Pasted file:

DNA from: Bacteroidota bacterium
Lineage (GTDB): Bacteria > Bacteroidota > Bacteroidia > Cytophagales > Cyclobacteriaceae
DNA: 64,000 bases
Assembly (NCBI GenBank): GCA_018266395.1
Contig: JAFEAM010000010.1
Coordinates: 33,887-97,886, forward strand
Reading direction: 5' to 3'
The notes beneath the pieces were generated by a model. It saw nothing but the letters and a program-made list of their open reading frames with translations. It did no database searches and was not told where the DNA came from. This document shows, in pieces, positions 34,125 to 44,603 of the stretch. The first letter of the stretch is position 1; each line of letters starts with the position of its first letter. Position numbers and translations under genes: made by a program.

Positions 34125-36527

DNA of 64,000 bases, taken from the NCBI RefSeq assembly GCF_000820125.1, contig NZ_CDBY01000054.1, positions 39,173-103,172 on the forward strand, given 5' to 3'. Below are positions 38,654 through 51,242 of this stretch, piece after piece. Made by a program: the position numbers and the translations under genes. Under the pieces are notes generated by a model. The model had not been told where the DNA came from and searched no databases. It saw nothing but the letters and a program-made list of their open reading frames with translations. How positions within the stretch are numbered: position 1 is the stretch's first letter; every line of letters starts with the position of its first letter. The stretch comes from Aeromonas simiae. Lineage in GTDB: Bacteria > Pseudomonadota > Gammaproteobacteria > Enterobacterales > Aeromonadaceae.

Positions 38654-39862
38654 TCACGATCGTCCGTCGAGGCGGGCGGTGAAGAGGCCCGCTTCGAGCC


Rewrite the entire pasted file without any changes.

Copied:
DNA from: Bacteroidota bacterium
Lineage (GTDB): Bacteria > Bacteroidota > Bacteroidia > Cytophagales > Cyclobacteriaceae
DNA: 64,000 bases
Assembly (NCBI GenBank): GCA_018266395.1
Contig: JAFEAM010000010.1
Coordinates: 33,887-97,886, forward strand
Reading direction: 5' to 3'
The notes beneath the pieces were generated by a model. It saw nothing but the letters and a program-made list of their open reading frames with translations. It did no database searches and was not told where the DNA came from. This document shows, in pieces, positions 34,125 to 44,603 of the stretch. The first letter of the stretch is position 1; each line of letters starts with the position of its first letter. Position numbers and translations under genes: made by a program.

Positions 34125-36527

DNA of 64,000 bases, taken from the NCBI RefSeq assembly GCF_000820125.1, contig NZ_CDBY01000054.1, positions 39,173-103,172 on the forward strand, given 5' to 3'. Below are positions 38,654 through 51,242 of this stretch, piece after piece. Made by a program: the position numbers and the translations under genes. Under the pieces are notes generated by a model. The model had not been told where the DNA came from and searched no databases. It saw nothing but the letters and a program-made list of their open reading frames with translations. How positions within the stretch are numbered: position 1 is the stretch's first letter; every line of letters starts with the position of its first letter. The stretch comes from Aeromonas simiae. Lineage in GTDB: Bacteria > Pseudomonadota > Gammaproteobacteria > Enterobacterales > Aeromonadaceae.

Positions 38654-39862
38654 TCACGATCGTCCGTCGAGGCGGGCGGTGAAGAGGCCCGCTTCGAGCC